By 1994 WHO estimated that in Uganda as many as half those over 15 are infected. An estimate of 5,000,000 orphans in this country alone by the year 2000 was envisaged. The extended family can no longer cope, and even the clan structure may not be able to manage.

This is a situation not met with in Europe since the Black Death (14th century).

Campaigns against HIV

Summary

Problem

Possible Solutions

There may be an analogy with a well-studied animal epidemic.

When Myxamatosis was introduced to rabbits in Europe and Australia during the 1950s it spread very rapidly and rabbits were reduced to a few percent of their original numbers. For many years rabbits were rare. But now rabbits are common again. How did this come about?

Myxamatosis kills rabbits rapidly and is spread by a flea. Inside the rabbit burrows the flea could spread easily from rabbit to rabbit.

However, not all rabbits were killed. Those survived which changed their habits to living outside burrows. Presumably some rabbits had always lived out of the burrows but statistically it had not conferred much survival advantage (foxes could catch them more easily).

The present population of rabbits is already close to that before the disease was introduced and is no doubt descended from those which changed the habits. There may have been a change in virulence of the virus too. A virus which killed 100% of its hosts would die out and perhaps the most virulent type is extinct. These are examples of natural selection. The same process applies to humans.

Scientists involved in research into the HIV virus are pessimistic about an early cure or vaccine. There are technical reasons why a vaccine is unlikely without radical new knowledge.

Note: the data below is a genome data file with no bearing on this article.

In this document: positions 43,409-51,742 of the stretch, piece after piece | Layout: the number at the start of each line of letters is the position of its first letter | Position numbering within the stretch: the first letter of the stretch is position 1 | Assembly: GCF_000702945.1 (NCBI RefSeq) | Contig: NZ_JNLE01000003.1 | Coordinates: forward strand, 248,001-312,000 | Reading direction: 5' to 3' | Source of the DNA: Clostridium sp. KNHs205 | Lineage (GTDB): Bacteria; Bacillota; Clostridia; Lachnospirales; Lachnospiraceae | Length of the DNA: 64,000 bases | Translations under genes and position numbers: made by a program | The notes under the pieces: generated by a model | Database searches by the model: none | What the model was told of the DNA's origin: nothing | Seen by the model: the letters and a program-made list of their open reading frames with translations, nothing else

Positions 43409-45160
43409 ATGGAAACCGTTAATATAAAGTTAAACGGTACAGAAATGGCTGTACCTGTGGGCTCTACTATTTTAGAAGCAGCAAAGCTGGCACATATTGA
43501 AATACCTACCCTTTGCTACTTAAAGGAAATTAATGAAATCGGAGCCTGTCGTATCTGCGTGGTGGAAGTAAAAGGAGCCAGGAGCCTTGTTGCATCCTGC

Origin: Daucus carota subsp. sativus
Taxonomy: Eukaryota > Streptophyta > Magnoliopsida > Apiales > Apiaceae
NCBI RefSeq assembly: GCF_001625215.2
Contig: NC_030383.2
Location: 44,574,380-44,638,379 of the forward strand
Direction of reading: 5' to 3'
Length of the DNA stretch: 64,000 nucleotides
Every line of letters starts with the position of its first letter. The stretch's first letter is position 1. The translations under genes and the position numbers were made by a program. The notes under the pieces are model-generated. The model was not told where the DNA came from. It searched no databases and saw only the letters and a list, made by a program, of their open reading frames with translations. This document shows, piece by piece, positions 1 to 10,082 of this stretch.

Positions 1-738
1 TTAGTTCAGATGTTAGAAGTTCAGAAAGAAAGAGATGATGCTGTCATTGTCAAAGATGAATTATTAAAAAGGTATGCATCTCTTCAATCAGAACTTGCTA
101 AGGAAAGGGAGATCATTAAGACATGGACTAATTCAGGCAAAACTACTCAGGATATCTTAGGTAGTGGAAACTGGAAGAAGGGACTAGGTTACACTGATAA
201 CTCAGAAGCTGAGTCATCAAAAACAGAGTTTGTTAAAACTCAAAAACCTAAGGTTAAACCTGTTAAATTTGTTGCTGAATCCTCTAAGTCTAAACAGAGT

Behavior change
Human history earlier than about 3000 BC is completely unknown. However, it is possible to speculate that the rigid rules of sexual behavior abandoned in the 20th century in western society (on the discovery of penicillin and the contraceptive pill) may have been devised to deal with a similar disease in the past.

It can be imagined that those human societies which adopt similar rigid rules or practice them already will survive, and those which don't will become reduced to a remnant. AIDS does not appear as fast as Myxamatosis and spreads more slowly so the complete cycle would take several human generations.

It seems likely that those societies which practice most promiscuous sexual behavior will experience a serious drop in population. Those communities which practice injection of nonprescription drugs will also tend to eliminate themselves. The population of several African countries seems likely to fall. It seems safe to predict that India will follow. It is already certain that Thailand and the Philippines will suffer a fall in population. Eastern Europe is also at risk from its collapsing health services.

In these extreme conditions, there may be a return to arranged marriages (a custom dormant in the west for several hundred years) with extreme social disapproval of sexual license.

Genetic Immunity
There is some disputed evidence that a few people may be immune (see article on Black Death). If they are, these will be the ancestors of an immune future population, just as the present rabbit population may be partially immune from Myxamatosis.

Treatment
Since this article was first written in the 1990s there have been developments in treatment. Modern drugs allow patients to survive with the virus for much longer with a more or less normal life. In those countries that can afford treatment, being infected is not an immediate death sentence - though it is too soon to know how long the current treatments will remain effective, as the Virus has the ability to change its structure to combat some of the drugs. Countries such as South Africa where the government (President Thabo Mbeki) refused to use the drugs may have suffered a loss of life that could have been avoided. In many other countries in Africa the cost of the drugs is still too high for most people to use them.

In many countries education about the virus has been ineffective and many people apparently still believe the disease to have other causes, such as "evil spirits".

Last revised 28/11/11


Problems


World Info


Home

Return to the top


Since 30/11/10

eXTReMe Tracker